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In the UK, medical education and practice are regulated by the General Medical Council. This ensures that new graduates have the capabilities expected by employers and patients, and continue their career in line with the principles of good practice. The regulatory guidelines are tailored to a career in the hospital and, as such, are almost exclusively clinical. However, the guidance also states that the responsibilities of a doctor extend beyond the hospital:
You must offer help if emergencies arise in clinical settings or in the community, taking account of your own safety, your competence and the availability of other options for care.1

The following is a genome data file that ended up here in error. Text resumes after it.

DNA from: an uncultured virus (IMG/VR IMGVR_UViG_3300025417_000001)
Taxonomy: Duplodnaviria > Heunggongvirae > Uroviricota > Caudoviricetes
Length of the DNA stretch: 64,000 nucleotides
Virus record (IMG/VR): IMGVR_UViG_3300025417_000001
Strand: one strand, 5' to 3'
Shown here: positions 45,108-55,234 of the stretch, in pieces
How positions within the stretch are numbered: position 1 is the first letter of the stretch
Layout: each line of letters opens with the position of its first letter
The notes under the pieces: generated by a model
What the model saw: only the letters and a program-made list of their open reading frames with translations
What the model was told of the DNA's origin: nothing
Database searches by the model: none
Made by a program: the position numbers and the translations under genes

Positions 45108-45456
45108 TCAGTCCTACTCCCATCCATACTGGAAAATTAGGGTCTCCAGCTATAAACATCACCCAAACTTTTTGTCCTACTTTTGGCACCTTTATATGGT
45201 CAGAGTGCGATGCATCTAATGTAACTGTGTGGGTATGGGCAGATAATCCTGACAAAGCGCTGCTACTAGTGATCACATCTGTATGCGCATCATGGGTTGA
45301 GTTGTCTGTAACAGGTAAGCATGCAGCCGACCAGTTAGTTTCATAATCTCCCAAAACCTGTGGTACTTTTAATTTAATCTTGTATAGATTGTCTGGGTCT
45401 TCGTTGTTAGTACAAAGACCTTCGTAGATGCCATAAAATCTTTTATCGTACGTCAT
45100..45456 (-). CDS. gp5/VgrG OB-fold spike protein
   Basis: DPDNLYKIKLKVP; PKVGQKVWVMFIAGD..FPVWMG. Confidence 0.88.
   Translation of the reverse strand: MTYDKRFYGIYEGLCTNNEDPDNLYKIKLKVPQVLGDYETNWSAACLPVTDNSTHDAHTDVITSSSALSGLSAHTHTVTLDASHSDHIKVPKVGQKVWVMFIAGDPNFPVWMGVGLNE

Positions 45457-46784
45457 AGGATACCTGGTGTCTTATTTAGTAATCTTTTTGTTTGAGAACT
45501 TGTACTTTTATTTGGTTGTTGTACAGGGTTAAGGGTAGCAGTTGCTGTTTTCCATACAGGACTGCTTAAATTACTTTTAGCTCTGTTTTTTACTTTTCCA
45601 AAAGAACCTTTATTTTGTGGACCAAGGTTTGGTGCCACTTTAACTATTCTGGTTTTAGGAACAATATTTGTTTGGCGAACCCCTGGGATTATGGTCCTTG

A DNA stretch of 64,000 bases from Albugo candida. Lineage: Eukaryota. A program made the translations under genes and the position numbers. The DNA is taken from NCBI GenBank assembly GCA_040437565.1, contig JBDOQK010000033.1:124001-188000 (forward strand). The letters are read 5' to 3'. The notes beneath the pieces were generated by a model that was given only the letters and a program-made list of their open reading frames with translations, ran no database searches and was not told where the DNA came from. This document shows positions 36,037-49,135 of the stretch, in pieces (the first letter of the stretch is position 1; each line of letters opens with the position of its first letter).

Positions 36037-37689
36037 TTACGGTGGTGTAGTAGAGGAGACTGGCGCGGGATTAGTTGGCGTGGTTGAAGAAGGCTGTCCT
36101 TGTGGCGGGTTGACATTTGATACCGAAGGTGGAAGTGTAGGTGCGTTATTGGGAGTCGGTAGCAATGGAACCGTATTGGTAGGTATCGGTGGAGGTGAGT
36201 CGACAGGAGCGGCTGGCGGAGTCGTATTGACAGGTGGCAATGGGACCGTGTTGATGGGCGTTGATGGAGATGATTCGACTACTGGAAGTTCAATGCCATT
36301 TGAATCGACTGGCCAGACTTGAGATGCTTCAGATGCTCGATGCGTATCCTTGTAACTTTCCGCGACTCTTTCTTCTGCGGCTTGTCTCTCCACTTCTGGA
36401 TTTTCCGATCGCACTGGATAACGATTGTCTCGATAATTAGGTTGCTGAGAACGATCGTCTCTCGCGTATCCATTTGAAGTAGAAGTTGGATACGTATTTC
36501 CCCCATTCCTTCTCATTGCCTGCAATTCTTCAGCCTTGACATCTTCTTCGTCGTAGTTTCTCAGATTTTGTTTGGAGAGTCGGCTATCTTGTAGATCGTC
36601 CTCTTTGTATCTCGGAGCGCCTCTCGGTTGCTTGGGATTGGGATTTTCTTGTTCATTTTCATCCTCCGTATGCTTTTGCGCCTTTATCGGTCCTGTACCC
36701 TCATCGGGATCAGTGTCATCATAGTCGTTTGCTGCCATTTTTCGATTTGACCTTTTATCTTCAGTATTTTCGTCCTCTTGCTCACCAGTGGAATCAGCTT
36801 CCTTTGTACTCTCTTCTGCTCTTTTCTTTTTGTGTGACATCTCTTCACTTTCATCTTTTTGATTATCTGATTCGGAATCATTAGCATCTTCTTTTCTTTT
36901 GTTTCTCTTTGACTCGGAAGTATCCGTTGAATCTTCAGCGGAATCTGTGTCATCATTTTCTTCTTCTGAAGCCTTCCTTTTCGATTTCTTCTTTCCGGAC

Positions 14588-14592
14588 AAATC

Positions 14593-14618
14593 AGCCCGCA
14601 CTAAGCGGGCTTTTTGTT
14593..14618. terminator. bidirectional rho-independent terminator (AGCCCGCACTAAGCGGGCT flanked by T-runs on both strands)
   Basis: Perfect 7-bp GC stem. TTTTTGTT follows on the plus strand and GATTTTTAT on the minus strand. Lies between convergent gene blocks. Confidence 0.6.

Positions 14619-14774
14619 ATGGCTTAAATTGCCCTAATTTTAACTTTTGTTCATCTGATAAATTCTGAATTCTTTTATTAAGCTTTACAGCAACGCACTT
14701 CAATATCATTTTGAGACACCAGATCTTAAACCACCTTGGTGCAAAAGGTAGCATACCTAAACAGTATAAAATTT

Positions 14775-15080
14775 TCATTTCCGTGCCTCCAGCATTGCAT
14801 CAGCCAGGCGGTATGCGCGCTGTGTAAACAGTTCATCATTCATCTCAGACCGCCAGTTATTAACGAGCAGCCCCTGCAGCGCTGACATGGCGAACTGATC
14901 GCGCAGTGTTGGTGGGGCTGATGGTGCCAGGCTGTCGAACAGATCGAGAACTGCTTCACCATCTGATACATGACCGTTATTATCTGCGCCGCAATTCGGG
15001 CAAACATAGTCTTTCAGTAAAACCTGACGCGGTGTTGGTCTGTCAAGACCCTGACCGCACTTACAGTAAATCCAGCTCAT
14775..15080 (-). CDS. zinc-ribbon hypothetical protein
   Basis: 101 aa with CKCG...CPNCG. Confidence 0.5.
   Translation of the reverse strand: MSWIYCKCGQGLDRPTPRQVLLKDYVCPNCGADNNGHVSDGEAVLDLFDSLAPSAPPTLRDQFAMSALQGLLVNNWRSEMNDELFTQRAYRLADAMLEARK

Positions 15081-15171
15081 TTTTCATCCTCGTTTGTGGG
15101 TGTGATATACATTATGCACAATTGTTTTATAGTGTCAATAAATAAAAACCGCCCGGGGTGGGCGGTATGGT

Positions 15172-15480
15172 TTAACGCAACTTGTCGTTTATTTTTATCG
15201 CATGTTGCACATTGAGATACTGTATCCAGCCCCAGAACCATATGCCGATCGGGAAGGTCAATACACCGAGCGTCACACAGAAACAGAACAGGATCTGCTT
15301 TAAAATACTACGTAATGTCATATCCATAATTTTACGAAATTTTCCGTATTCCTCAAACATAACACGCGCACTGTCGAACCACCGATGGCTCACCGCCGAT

This is an onerous responsibility for students and junior doctors to assist with medical emergencies in everyday life. However, undergraduate training is somewhat deficient in emergency medicine, with limited teaching on emergency management outside the hospital environment. Consequently, the competence of students and junior doctors is inadequate and unlikely to be of any real value in an emergency situation, a sad reality for a healthcare professional with 5 or 6 years of dedicated education. Specific …
Contributors JHGA planned this letter, though he and JKHH are joint authors and contributed equally to the literature search and writing of this letter.
Competing interests None.
Provenance and peer review Not commissioned; internally peer reviewed.
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